(1819–81), Massachusetts author, was long associated with Samuel Bowles as an editor of the Springfield Republican, and became the first editor of Scribner's Monthly (1870–81). His many books were popular in their day, being well suited to the homely taste for sentimental didacticism. His novels include The Bay-Path (1857), dealing with the religious background of 17th-century Connecticut; Miss Gilbert's Career (1860), set in contemporary Connecticut; Arthur Bonnicastle (1873), a semi-autobiographical novel of a New England boy's life at Yale and in New York; Sevenoaks (1875), the story of an unscrupulous financier; and Nicholas Minturn (1877), about a wealthy and idealistic young social reformer. Besides many poems, including Bitter-Sweet (1858) and Kathrina, Her Life and Mine in a Poem (1867), Holland wrote histories and such works as Letters to Young People (1858), using the pseudonym Timothy Titcomb.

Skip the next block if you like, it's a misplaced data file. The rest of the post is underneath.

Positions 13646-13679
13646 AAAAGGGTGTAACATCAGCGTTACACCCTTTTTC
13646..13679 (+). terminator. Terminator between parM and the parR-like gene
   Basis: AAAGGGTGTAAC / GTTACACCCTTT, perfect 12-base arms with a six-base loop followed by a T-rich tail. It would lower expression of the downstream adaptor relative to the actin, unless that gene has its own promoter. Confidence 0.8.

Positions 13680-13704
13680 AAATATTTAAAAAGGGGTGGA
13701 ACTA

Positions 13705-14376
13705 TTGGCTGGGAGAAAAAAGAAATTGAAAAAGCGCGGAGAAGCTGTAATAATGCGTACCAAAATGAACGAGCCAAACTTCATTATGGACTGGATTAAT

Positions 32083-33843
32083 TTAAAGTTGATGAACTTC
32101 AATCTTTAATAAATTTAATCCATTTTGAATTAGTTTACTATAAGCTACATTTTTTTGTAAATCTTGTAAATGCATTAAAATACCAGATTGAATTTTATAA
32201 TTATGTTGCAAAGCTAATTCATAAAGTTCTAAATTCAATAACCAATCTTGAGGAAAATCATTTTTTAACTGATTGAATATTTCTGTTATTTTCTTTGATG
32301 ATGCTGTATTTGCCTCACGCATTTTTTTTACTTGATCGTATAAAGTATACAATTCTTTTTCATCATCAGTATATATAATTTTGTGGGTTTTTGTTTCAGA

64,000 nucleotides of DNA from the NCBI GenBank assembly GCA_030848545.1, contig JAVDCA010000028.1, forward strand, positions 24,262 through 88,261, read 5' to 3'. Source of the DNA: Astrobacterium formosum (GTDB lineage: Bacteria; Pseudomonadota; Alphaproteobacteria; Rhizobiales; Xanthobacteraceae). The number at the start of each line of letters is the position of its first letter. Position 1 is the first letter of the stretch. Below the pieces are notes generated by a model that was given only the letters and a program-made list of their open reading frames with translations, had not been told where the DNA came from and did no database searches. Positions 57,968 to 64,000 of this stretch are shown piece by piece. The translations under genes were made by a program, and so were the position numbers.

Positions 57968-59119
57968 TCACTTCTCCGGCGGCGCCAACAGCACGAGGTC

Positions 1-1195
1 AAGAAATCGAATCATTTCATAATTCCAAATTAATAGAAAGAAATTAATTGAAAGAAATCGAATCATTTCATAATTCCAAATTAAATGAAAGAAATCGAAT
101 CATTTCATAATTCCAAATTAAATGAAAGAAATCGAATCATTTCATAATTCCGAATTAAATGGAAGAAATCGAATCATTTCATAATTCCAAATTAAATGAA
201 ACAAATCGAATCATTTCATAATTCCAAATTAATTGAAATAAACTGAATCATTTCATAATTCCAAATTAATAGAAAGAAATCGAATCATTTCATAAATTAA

From The Oxford Companion to American Literature in Oxford Reference.